Close on the heels of several business and trade delegations that visited India in recent weeks, particularly those sponsored by the US-India Business Council, and also the visits of Commerce Secretary Carlos Gutierrez, Energy Secretary Sam Bodman and US Trade Representative Susan Schwab, yet another US mission will visit India this week to tap into that country's market for enormous energy requirements.
US Assistant Secretary of Commerce David Bohigian will lead a trade delegation comprising 17 American companies involved in clean energy technologies to match US companies with opportunities in India's markets where American clean technology goods and services can help improve the environment.
Bohigian said that "the companies participating in the Clean-Energy Technologies Trade Mission range from startups to multi-billion dollar enterprises."
He said the mission -- comprising US companies of all sizes -- that would also visit China would "have an opportunity to take a leadership role in providing innovative solutions to energy needs in an environmentally responsible way," as the Chinese and Indian markets "continue their rapid growth," and in the process "encounter unprecedented energy and environmental challenges."
The American companies, he said, that would be going on the mission specialize in renewable energy, energy efficiency, clean coal and distributed generation sectors, "and they represent innovative solutions to China and India's energy and environmental challenges and are potential partners to the countries' business and government leaders."
Bohigian said the companies ranged in size from fewer than five employees to several thousand employees, and that all of them belong to industries promoted by the Asia Pacific Partnership on Clean Development and Climate. The APP is a Presidential Initiative to achieve a reduction in the intensity of carbon dioxide and other greenhouse emissions and enhance energy security, in the context of sustained economic growth.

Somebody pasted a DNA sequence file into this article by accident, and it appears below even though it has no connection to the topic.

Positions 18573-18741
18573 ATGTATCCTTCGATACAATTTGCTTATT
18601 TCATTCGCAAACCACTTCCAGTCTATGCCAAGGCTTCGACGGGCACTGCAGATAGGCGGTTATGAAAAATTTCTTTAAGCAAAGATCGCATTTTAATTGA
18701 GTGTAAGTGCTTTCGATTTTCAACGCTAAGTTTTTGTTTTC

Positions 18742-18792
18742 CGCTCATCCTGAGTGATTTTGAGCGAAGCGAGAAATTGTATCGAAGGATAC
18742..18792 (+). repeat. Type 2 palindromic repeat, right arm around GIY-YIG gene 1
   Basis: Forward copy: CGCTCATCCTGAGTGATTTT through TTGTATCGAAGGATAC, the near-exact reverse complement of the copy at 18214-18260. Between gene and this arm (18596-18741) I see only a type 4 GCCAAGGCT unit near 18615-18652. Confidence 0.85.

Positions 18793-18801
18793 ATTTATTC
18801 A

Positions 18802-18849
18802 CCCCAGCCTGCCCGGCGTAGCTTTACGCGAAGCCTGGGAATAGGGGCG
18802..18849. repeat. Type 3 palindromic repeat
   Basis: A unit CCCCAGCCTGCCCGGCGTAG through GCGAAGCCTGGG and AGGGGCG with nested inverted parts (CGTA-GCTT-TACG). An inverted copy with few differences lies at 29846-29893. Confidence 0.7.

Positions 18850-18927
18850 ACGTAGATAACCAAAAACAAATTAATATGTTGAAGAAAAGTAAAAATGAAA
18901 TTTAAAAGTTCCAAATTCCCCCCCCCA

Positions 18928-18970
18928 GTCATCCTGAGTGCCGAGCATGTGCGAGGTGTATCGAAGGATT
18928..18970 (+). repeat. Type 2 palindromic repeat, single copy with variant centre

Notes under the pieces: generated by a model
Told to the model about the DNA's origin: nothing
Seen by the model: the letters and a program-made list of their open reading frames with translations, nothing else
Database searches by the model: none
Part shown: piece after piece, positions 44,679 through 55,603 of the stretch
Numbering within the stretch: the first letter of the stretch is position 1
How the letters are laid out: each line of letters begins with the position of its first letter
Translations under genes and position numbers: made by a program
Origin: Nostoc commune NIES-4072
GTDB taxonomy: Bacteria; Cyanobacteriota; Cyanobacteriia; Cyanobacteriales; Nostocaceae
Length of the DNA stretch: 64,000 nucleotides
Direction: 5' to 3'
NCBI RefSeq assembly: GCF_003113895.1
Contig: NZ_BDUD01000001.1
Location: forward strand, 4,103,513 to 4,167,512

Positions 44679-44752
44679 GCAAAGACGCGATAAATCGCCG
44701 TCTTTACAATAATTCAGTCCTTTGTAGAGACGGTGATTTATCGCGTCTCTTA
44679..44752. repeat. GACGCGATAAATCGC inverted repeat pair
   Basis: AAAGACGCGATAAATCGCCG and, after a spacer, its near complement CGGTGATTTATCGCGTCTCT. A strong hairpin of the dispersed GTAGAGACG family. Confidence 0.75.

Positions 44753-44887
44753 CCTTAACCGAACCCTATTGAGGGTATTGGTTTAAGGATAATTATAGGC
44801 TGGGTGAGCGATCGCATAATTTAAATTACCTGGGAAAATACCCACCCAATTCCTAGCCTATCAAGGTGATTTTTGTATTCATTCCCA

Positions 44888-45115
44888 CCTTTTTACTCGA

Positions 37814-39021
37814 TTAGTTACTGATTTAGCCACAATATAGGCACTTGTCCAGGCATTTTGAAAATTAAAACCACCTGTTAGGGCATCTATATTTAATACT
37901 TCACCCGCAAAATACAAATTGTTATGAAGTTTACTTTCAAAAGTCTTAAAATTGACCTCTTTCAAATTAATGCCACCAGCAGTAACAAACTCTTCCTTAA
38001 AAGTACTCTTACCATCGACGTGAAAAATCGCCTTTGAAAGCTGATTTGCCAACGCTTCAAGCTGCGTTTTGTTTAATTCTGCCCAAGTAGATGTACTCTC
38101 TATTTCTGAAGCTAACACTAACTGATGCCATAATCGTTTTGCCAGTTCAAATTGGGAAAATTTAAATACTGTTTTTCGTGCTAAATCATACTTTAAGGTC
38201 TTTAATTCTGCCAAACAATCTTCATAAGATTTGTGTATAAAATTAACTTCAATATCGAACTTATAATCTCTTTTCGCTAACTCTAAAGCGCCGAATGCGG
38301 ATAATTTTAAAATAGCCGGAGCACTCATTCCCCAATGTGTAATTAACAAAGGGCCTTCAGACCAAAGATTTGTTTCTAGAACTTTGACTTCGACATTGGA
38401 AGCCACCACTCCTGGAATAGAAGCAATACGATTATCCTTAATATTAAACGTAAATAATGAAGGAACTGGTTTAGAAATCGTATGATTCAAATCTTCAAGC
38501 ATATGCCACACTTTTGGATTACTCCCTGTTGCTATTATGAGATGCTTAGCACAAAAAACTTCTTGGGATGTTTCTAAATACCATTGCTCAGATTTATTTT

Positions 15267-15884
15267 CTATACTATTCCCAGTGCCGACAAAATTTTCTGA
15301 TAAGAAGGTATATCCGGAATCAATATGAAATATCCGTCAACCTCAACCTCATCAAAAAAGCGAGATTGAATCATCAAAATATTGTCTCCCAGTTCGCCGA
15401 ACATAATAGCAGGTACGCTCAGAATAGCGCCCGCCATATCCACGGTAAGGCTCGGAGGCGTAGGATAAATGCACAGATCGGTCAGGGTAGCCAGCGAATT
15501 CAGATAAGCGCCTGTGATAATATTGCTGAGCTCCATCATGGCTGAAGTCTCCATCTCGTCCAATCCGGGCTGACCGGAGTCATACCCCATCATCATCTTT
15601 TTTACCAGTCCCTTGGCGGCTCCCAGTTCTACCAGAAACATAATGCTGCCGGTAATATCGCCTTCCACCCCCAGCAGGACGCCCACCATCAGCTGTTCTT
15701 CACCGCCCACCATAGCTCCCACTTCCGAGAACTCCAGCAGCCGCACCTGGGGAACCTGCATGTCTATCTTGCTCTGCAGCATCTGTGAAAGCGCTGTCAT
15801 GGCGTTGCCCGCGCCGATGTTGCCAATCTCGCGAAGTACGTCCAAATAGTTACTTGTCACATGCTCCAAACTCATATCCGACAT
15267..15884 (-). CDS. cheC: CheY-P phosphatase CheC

The APP is a public-private including six partners countries, representing half of the world's economy, population and energy consumption Australia, China, India, Japan, South Korea and the United States.
He noted that these "member countries work together to break down policy barriers and facilitate commercial deployment of technologies than reduce greenhouse gas emissions and enhance energy security."
The invitation by the Department of Commerce's International Trade Administration, to these firms to join in the mission, said that "clean-energy technologies have moved to the forefront of energy infrastructure investments in India and China."
"These two powerhouse economies are seeking to diversify energy sources while reducing carbon emissions in the context of sustained economic growth," it noted, adding that "clean energy investments in both nations will be enormous over the next 10 years, so now is the time to enter these important markets."
The DOC said in the case of India, it plans 100 gigawatts of new power over the next 10 years, including 10 GW from renewable sources, and that this includes the electrification of 18,000 remote villages, and hence clean coal technologies would play an important role in India.